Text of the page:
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Generating renewable electricity

Installing renewables


  • generate your own energy
  • lower your household emissions
  • reduce your energy bills

There is a lot to consider before and after installing a renewable system, but having one at home will help reduce your energy bills and household carbon footprint.

Our useful guide will help to ensure you cover all the important steps for installation, so that you can get the most out of your system.

Before installing a renewables system

Find a reputable installer

You can use our online assessment tool, Go Renewable, to find out what renewable technologies are suitable for your home.

Use Go Renewable

Once you know what technologies you need, we recommend you choose a certified installer and system that are accredited through the Microgeneration Certification Scheme (MCS).

MCS is a quality assurance scheme supported by the UK Government, which certifies products and installers. To find an accredited installer in your local area, use the search function on the MCS website.

In Scotland, you can search for information and customer reviews on MCS installers in your area by visiting the Renewables Installer Finder.

You should try to find an installer who is also listed on the Competent Persons Register. Registered installers can self-certify that their work complies with building regulations and will give you a certificate of compliance when the work is complete, so you do not need to submit a building notice.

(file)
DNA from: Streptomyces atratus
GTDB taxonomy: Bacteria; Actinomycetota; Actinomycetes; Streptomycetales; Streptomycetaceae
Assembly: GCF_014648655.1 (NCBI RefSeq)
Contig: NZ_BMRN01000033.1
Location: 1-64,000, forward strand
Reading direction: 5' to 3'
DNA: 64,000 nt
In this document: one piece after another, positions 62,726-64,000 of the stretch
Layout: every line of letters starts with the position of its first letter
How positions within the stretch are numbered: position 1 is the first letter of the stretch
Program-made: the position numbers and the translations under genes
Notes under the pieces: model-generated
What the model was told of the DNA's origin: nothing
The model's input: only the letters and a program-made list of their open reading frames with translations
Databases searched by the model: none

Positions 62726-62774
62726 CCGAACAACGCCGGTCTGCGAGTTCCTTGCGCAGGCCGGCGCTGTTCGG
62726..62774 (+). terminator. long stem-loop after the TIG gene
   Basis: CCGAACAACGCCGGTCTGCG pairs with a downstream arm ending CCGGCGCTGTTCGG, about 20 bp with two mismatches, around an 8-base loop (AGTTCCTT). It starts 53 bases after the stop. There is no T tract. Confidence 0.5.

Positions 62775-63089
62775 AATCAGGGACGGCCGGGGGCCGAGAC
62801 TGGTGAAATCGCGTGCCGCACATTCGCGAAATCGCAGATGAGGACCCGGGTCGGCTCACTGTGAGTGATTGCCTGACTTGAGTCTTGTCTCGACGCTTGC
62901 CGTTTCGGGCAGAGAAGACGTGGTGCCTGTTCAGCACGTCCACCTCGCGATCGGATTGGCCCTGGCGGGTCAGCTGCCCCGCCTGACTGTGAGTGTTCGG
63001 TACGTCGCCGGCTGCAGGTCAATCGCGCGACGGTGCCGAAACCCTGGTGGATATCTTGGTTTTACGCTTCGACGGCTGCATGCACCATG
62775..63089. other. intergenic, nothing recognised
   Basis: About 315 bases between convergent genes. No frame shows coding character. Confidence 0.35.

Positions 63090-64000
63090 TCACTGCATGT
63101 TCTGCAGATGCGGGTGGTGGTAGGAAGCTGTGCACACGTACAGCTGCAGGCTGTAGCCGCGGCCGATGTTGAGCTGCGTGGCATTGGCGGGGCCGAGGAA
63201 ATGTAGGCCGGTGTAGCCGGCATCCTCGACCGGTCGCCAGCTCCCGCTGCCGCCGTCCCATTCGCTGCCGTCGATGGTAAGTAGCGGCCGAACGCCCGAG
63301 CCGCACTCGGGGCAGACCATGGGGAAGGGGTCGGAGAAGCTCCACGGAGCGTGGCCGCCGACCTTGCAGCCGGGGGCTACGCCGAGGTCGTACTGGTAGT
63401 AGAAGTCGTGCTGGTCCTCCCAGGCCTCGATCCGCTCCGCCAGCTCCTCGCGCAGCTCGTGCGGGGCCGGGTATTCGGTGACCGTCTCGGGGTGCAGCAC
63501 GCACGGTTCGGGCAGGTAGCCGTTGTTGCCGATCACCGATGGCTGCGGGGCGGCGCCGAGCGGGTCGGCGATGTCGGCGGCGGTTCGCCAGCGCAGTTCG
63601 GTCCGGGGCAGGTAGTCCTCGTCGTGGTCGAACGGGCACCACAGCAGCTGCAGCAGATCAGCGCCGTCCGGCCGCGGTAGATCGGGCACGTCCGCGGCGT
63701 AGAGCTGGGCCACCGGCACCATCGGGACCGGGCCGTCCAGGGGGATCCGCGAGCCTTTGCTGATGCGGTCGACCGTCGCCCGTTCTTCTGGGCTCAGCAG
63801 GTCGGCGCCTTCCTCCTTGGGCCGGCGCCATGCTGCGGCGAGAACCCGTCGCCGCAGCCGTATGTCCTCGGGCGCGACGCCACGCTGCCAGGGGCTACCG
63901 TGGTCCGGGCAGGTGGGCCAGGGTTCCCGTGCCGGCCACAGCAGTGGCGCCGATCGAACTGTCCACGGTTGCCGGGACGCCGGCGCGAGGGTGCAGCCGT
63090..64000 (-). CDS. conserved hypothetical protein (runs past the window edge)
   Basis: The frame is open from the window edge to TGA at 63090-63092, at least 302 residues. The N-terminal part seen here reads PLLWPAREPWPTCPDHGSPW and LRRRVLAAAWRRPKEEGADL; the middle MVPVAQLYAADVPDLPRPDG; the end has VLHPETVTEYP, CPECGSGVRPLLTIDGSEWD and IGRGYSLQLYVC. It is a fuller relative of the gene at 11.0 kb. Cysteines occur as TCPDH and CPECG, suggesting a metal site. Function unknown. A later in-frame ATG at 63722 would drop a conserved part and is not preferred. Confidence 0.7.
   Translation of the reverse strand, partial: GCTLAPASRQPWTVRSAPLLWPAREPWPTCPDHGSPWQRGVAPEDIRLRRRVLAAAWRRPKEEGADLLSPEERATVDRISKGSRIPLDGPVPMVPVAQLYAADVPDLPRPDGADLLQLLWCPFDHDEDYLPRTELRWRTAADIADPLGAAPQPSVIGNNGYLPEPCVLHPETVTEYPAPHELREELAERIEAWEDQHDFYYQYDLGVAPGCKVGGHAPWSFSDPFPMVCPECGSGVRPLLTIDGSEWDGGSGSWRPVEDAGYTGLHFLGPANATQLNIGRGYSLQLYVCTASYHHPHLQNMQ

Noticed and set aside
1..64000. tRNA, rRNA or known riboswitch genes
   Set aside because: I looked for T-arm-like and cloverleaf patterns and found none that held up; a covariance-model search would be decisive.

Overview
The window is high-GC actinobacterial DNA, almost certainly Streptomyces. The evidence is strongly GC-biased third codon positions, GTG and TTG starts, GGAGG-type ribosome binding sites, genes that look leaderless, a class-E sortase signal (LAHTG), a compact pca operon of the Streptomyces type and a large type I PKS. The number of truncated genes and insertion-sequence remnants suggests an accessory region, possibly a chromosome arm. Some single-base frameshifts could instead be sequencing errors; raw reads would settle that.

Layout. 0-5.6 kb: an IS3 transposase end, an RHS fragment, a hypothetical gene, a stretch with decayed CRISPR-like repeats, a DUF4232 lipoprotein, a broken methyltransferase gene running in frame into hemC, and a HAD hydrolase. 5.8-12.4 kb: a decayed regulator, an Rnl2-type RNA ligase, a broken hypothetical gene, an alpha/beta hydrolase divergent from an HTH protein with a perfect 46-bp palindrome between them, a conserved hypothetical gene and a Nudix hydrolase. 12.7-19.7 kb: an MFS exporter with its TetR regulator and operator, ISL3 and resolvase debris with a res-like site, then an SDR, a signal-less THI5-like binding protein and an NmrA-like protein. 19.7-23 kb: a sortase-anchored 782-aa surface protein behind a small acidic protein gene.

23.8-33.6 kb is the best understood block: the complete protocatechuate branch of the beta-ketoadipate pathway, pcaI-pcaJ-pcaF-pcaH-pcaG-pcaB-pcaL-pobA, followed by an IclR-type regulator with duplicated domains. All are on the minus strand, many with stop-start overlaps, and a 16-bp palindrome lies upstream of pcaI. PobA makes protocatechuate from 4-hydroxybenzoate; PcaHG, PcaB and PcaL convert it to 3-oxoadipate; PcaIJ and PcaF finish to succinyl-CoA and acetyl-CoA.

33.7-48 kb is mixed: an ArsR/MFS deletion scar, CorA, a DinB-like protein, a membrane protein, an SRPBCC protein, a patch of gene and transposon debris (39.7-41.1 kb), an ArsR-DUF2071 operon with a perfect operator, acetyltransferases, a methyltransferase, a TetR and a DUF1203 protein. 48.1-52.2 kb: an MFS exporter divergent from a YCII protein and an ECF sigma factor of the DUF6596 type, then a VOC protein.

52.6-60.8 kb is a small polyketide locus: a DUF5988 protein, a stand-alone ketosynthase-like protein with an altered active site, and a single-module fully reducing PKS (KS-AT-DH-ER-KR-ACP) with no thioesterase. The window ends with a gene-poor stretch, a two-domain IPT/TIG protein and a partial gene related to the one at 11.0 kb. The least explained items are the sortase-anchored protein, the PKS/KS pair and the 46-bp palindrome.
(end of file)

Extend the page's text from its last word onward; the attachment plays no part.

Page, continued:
Check which approved consumer code the installer is registered with and what other protections and guarantees they can offer you.

Get a quote

We recommend you get at least three quotes from three different installers. Beware of heavy-handed sales techniques, such as pressure to sign on the day, high prices with large discounts for signing on the spot, or bogus monitoring scheme discounts. Don’t compare installers on cost alone – the cheapest may not be the most appropriate.

Check your quotations for the following:

  • Will the installer project manage the whole job, or will you need to arrange and pay for other trades such as electricians, plumbers or groundwork contractors?
  • Do the prices cover the distribution system (radiators and associated pipework) and the safe removal and disposal of any existing equipment, for example your old boiler?
  • Do prices cover the cost of commissioning the system? All accredited installers are certified to commission systems once fully installed to ensure that they are fit for purpose.
  • Available options, including size, fuel type, hot water storage, and maintenance cycles.
  • The efficiency values of the system.
  • Payment options. Your deposit should not be more than 25 per cent of the full cost. You should check that this will be protected with insurance.
  • For heating systems, ask whether the cost of integration with your home’s heating system, or a proposed heating system, is included.

Check planning permission and building warrants

Depending on the kind of property and installation, you may also need to get planning permission or a building warrant from your local planning authority. Make sure you have the right permissions in place before beginning installation.